Awareness Campaign Best Practices for Non-Profits (2021)

December 29, 2020 by Andrew Woods

Raising awareness around a cause and soliciting donations, be it monetarily or in-kind, in the best of times is a challenge for non-profits. Add into the mix a global pandemic, restrictions around in-person gatherings, and financial hardships, and these organizations face even greater obstacles. This situation can appear insurmountable and perhaps hopeless, yet there are opportunities to stand-out and generate meaningful connections with audiences for contributions.

The following article taps into Duckpin team members’ experiences working with this sector and outlines some best practices to help readers navigate 2021 and beyond. For ease of reference, we’ve broken these tips into their respective disciplines, which include digital marketing, branding, and web development/design. We work with non-profits to help execute successful campaigns to their fullest potential.

Digital Marketing

Develop a Clear Goal and Call-to-Action for Your Campaign

Before doing anything else, you’ll need to clearly and succinctly define your non-profits awareness campaign’s goal. Whether it’s a call for monetary donations or a request to share content about a cause, it’s essential to easily explain your intentions to people outside your organization. Additionally, consider what calls-to-action might be most relevant to your non-profits campaign and adjust the language to match how your target audience actually speaks.

Define Your Audience

Impactful initiatives target particular people with specific interests, passions, or personas. One place to start is social media platforms’ hashtags around relevant topics to see what individuals are saying already, as well as learn about how they discuss them. As part of this activity, you can begin to identify trends among the people engaging with this existing content and develop a campaign from these insights. Furthermore, and budget depending, you can use social media/online listening tools, such as the ones listed in this Socialbakers’ article. For non-profits, it’s important to know who your target audience is prior to launching any campaign.

Use Multiple Distribution Channels

Get your word out via a multi-channel distribution approach that matches your audience’s communication “watering holes.” Social media posts and ads, Google Ads, email newsletters, and video content are a few places you might want to promote your campaign. One of the great things about using these digital marketing channels is the ability to test out different messaging and creative assets to see which ones resonate best with your audience and spark engagement.


Identify Colors and Imagery That Resonate with Your Audience

As mentioned before, it’s important to know who your main target audience is and how you want to appear to them. To illustrate this point, Creative Director Chad Birenbaum provides a personal anecdote.

Years ago we worked with an NPO on their brand. In the initial concepting phase we used images that signified growth and reaching new heights, such as a tree and a hot air balloon. We believed this represented the NPO’s mission well to their target audience. However, when presenting these concepts to their board, they felt the images were too soft, and they didn’t want to come across as soft, they wanted to come across as being strong, and strategic. They had a good idea in their head of how they wanted their audience to see them, so knowing your audience, and how you want to appear to them is helpful when developing a brand.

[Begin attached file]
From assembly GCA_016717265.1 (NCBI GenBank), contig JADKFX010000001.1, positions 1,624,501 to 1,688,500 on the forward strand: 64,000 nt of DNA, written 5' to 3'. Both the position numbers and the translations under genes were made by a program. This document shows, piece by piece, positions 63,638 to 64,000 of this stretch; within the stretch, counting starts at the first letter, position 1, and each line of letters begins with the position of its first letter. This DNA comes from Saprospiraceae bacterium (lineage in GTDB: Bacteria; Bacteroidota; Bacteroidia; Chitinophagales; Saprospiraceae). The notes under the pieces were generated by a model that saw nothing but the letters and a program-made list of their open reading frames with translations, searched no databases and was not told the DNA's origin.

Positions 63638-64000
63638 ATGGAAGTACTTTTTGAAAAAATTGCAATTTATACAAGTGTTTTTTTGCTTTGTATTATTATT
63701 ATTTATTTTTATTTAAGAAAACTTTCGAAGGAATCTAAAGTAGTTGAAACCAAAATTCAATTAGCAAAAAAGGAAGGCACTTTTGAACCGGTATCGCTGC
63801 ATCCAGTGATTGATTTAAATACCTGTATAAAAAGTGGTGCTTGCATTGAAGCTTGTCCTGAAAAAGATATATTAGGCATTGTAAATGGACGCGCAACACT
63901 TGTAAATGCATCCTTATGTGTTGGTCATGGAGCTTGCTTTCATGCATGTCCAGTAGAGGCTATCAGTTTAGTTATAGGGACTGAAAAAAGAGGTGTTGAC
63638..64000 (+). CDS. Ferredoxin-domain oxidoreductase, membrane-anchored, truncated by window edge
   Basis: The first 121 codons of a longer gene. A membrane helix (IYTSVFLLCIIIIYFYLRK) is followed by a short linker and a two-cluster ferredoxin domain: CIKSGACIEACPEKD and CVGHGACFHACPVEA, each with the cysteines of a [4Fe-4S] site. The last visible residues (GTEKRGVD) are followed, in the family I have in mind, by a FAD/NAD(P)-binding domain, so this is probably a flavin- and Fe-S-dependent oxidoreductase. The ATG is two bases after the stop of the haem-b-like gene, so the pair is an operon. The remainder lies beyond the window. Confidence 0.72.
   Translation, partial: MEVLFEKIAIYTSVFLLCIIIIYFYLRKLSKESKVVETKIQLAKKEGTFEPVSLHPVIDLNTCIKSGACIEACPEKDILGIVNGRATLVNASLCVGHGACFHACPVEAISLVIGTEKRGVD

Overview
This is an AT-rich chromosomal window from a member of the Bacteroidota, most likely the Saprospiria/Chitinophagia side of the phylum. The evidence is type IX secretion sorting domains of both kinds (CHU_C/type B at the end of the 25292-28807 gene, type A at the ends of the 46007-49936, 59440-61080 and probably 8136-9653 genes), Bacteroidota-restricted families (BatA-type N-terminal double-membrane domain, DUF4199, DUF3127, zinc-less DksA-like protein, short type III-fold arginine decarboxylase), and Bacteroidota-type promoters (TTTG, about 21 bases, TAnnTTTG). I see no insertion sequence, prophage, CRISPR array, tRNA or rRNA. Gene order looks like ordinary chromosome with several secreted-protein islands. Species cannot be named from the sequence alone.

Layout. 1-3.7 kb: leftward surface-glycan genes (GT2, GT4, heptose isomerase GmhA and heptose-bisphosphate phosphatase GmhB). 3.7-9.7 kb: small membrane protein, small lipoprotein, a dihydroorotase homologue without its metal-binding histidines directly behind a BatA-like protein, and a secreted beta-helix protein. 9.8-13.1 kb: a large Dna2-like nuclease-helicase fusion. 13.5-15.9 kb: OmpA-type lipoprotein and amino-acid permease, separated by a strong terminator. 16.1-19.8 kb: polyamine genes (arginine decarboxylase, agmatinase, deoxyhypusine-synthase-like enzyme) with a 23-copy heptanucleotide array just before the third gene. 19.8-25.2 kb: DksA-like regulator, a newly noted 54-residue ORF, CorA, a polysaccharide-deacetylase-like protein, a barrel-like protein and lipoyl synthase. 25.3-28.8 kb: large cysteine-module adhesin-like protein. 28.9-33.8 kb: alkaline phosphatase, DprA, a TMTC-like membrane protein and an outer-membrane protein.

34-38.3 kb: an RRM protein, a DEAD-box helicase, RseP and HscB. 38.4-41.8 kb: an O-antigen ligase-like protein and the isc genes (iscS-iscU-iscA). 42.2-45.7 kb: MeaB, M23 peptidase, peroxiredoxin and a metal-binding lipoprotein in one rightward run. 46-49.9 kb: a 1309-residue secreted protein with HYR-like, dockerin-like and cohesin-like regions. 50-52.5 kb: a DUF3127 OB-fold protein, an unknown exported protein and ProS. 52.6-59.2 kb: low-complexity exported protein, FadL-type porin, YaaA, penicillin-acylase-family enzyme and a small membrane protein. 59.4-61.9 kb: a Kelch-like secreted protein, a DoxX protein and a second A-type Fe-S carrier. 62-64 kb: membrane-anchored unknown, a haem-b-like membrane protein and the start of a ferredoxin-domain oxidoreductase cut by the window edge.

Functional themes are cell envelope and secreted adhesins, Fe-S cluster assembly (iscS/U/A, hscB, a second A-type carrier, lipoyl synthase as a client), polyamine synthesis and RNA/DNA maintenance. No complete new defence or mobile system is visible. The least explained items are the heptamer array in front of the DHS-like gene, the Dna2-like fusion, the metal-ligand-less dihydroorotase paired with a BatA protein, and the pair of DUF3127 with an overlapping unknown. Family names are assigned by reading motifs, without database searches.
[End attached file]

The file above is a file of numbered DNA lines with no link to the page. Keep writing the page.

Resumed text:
With this information locked-in, an organization can turn to other branding elements, namely color. Color is a key component in your brand, not just in your logo. Color can speak volumes without any messaging in your marketing and awareness campaigns so it’s also important to know how you want to appeal to your target audience. What do we mean when we say color can speak without any messaging? Well, colors themselves can symbolize different moods, traits, actions, and emotions and in some cases can even induce a real physiological response when viewed. Ever heard of the saying “seeing red” when someone is angry, or better yet “hulking out” which refers to the notorious green comic book hero?

A defined color palette can really go a long way in tying a brand’s visual language together across multiple mediums and marketing materials, such as print campaigns, websites, digital marketing, and email messaging.

Develop Messaging That Connects with Your Audience

Along with the visual components of a campaign, developing the written parts should be prioritized. Be careful about incorporating too much jargon into your messaging since this may turn-off your audience or leave them confused about your request. Instead, craft language that’s easy to understand, succinct, and a little witty. Oh, and aim to keep things positive; this helps keep people focused on taking action for your cause versus getting bogged down in online arguments and being upset.

Web Development/Design

Optimize Your Website or Landing Page

Short and sweet! Web attention spans are limited, so make your case and do it quick! Duckpin CEO and web developer Andrew Woods emphasizes, “Short web forms are a must. Don’t try to capture every detail now, just get the basics. Overwhelming the visitor will make them leave.” Furthermore, these forms should provide real-time validation feedback or formatting. For example, typing a phone number? Code it to auto-format as the visitor types, instilling confidence, and ensuring contact information accuracy.